We were now in the range of the Nabajoes. Kept a strong
guard and a large fire all night. I slept on the ground, or
rather tried to sleep, but could not on account of the cold,
and the incessant howling of the wolves.

Sunday 9th, regretted the necessity of traveling today,
but could not avoid it, as I am traveling in company with
others whose affairs I cannot control. *****

Unpleasant Neighbors

Late in the evening came to some small settlements,
the people of which cultivate small quantities of land
bordering a small muddy stream, the name of which I did
not learn. Two or three springs of good water in the
vicinity. Here the people are liable at any moment to be
robbed of their property or their families by the warlike
Nabajoes, and for their security they have many little
stone forts, where a watch is kept most of the summer
season when their stock is grazing, and I observed two or
three very small villages located in the tops of the rocks,
the houses not only having rocks for their foundations, but
built of and among rocks. At sundown reached Cibolletta
where we were kindly received and hospitably entertained
by the officers stationed here.

Monday 10th, visited the few Americans and a few
Mexicans of this place, and learned that this town contains
some 300 souls, besides the troops, of which there are two

18a. Henry Linn Dodge was not a captain in the U. S. Army but of a Volunteer
Company which participated in the Navajo campaign under Colonel Washington, in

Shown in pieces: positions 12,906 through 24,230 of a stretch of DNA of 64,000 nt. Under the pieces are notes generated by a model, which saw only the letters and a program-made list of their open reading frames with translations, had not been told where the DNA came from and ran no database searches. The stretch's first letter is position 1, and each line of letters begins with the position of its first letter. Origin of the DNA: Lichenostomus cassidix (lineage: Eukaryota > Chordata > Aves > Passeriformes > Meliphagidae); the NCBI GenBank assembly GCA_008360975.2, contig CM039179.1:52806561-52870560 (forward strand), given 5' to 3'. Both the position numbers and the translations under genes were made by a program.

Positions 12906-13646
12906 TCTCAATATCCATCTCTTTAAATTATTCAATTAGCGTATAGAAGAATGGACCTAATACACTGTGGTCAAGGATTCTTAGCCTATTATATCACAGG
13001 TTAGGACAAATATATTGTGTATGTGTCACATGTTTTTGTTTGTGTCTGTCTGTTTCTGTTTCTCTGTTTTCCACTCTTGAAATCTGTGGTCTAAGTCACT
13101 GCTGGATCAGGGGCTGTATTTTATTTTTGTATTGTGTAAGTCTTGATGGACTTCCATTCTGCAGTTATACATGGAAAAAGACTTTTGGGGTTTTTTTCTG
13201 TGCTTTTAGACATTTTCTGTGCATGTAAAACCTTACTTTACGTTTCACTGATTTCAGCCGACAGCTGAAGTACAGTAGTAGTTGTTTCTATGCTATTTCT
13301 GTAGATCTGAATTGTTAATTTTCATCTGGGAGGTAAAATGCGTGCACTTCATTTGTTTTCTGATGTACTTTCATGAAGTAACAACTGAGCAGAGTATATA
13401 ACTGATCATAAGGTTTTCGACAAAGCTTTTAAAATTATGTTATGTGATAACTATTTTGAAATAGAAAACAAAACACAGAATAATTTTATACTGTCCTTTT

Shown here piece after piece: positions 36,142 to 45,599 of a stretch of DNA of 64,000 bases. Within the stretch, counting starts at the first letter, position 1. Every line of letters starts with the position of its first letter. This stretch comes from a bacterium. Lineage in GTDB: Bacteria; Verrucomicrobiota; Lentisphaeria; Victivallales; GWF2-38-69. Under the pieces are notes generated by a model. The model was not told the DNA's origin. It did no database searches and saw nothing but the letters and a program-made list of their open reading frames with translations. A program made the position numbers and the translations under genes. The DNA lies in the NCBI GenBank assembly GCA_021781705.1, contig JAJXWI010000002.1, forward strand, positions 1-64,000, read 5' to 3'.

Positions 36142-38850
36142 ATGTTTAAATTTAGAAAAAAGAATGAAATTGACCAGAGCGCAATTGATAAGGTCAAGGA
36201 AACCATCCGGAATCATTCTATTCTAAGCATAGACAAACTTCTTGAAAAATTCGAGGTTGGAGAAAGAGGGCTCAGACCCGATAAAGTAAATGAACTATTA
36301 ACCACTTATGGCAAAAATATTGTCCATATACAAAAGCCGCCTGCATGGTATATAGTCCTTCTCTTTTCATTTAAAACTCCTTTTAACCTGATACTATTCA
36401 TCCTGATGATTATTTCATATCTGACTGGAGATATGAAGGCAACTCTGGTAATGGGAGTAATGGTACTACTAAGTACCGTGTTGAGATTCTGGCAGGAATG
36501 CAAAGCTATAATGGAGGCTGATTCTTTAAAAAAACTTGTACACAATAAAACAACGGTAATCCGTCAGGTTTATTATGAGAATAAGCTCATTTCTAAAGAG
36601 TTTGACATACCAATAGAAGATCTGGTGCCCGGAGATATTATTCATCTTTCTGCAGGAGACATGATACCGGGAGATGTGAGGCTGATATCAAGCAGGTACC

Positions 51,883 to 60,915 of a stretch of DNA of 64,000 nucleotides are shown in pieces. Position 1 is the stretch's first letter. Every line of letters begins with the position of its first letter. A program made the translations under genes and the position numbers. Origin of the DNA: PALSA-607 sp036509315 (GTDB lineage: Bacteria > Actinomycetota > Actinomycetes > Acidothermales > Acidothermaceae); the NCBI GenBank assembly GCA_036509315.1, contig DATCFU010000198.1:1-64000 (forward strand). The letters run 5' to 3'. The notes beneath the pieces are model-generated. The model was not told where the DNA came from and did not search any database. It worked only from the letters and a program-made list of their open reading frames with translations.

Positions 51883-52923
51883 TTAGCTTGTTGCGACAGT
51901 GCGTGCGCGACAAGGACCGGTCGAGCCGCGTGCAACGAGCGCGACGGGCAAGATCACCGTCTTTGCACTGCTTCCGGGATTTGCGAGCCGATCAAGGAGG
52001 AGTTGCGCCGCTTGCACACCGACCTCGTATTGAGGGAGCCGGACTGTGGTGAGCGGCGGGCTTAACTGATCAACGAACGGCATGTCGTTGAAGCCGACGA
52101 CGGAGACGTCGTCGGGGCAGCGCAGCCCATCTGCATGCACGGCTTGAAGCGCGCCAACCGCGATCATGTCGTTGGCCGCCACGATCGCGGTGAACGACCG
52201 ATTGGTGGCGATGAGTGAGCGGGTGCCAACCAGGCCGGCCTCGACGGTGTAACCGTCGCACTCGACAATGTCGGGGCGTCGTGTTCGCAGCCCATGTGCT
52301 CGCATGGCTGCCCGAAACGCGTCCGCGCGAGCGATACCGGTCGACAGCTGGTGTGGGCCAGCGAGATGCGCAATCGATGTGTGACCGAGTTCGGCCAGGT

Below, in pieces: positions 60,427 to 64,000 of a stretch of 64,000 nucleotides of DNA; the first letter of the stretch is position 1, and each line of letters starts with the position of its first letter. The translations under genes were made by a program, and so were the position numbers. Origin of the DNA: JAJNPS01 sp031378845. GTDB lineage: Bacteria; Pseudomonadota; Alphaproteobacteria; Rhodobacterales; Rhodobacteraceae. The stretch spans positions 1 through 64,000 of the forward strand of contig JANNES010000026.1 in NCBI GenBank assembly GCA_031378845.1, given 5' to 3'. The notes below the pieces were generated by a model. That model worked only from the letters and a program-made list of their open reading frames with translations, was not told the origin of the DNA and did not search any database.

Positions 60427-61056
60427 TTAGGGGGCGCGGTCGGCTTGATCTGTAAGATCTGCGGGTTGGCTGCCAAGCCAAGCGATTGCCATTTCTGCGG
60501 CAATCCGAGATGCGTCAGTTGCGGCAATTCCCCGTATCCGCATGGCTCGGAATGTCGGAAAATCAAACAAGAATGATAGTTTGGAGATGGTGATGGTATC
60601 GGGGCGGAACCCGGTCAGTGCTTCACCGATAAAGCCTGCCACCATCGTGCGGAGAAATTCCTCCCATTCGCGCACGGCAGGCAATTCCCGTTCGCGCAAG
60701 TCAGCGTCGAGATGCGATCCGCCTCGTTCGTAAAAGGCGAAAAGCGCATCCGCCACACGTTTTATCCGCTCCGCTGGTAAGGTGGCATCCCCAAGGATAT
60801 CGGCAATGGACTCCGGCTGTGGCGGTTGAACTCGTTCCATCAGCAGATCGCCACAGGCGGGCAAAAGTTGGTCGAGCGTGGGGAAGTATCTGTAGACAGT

the field from Santa Fe August 16 to September 23, 1849. His father, Henry Dodge
of Wisconsin, and a brother, Augustus Caesar Dodge of Iowa, were both serving in
the U. S. Senate. (Annie H. Abel, ed., Official Correspondence of James S. Calhoun,
pp. 38, 334).


companies. The post is commanded by Col. Chandler. The
other officers consist of one Captain, one Physician and
two Lieutenants. Three of the officers have families with

This place is located far up among the mountains of
the Nabajo country, and is not worth what it costs the
Government to protect it for one month.

A Truly Pitable Condition

The people are ignorant and indolent in the extreme.
The commanding officer assured me that whenever one of
his mules died numbers of these people would collect and
strip off all the flesh for food.

Tuesday llth, detained today, and as there is but
little interest here, especially to one who has no time to
waste, the hours dragged heavily. A famous half-tamed
Nabajo Chief named Sandoval, who resides in this vicinity,
came into town today to sell some captives of his own
nation which he has recently took prisoners. He sold one
young man of 18 years of age for thirty (30) dollars. * * * 19

Friday, 14th, passed on and put up at Tome. Distance
16 miles. Tome is a small dilapidated village, most of the
houses fast going to decay. Formerly vast herds of cattle
were raised here, as there is much good grazing land and
plenty of water, but the Indians have robbed the inhabitants
until they are miserably poor.

Trying To Do Good

Went out to distribute tracts, saw about fifty women
on their knees on the street, responding "Amen," as an old
man recited some prayer. I observed that at short distances
small crosses were placed in the ground; around these the
women knelt while the prayer was repeated, then all rose
and proceeded to the next. In this way they traversed the
whole town. Gave a man a tract, which he soon sent back,